NASA, which usually hypes its major space efforts, has revealed plans for an unmanned test flight of its Orion space capsule in a low-profile notice Monday on the Federal Business Opportunities procurement website.
The space agency said the orbital flight planned for early in 2014 is "key to providing test data that is critical to influence design decisions and validate Orion spacecraft systems in flight environments that cannot be duplicated on the ground."
Orion is designed to carry astronauts to the moon and possibly Mars.
The agency said this flight will test the entry, descent and landing functions, including the heat shield, propulsion, guidance, navigation, control and parachute recovery systems of the Orion capsule, designed to carry four astronauts on deep space missions, and return to Earth with an ocean splashdown, as the Apollo moon missions did.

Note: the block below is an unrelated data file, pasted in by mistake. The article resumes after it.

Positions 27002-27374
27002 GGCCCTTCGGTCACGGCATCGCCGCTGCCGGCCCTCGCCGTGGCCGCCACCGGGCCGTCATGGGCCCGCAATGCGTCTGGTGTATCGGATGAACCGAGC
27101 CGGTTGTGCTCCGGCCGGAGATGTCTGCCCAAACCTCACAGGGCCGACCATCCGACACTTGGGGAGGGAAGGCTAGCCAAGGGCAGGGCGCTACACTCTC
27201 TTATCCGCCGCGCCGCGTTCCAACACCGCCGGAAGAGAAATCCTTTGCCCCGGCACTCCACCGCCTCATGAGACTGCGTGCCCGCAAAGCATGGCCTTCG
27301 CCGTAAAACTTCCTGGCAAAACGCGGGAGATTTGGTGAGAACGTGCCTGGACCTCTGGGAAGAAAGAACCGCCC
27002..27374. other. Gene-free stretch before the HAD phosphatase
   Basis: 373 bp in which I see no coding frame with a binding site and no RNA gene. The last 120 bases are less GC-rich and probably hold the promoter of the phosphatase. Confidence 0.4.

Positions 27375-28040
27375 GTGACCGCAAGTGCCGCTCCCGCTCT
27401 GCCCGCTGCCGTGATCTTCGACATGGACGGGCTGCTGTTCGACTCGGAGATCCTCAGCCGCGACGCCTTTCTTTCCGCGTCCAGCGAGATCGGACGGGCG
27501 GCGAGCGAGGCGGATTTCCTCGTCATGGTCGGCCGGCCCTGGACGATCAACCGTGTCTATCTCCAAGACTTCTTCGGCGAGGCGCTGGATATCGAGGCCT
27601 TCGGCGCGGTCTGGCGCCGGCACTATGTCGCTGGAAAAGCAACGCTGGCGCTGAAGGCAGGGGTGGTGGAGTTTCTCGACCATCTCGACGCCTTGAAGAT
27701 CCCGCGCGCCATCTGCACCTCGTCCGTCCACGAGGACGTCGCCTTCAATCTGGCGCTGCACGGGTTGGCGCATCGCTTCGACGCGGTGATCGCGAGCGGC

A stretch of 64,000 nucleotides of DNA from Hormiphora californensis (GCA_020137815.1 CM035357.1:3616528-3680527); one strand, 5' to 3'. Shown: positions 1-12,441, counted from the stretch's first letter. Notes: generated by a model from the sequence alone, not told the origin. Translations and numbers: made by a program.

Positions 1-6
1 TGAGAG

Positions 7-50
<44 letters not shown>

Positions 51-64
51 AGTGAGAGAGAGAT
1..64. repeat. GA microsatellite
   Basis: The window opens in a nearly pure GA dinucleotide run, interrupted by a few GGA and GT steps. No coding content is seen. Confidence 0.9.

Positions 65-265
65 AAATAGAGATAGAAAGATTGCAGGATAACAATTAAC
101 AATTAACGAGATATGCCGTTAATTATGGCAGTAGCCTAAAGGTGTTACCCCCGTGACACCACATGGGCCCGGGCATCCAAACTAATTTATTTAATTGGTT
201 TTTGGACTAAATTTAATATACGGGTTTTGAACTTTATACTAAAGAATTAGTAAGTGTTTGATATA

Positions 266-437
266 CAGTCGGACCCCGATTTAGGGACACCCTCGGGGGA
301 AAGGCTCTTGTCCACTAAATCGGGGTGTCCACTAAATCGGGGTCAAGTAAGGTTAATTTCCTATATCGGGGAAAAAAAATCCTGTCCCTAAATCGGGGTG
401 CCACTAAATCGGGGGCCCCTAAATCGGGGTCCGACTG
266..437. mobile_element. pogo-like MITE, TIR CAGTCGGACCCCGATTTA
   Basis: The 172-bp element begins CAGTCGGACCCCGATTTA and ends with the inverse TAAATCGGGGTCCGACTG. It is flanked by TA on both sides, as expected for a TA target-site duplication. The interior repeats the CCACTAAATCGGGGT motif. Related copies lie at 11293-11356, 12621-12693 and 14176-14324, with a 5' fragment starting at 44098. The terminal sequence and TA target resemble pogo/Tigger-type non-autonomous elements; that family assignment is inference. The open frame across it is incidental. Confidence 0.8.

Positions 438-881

NASA awarded Lockheed Martin Corp. an $8 billion contract to develop Orion in August 2006 and in Monday's notice said it plans to modify that contract to cover the 2014 test flight.
Josh Byerly, a NASA spokesman at the Johnson Space Flight Center in Houston, pegged the cost of the 2014 test flight at $370 million. He added the agency is in the process of determining what type of rocket to use for the test flight, as NASA's next-generation space launch system rocket will not be ready until 2017.
Byerly said the Orion capsule used on the test flight will be operational, minus crew environmental systems as the test is an unmanned flight.
NASA issued a press release announcing the proposed test flight after this story was posted.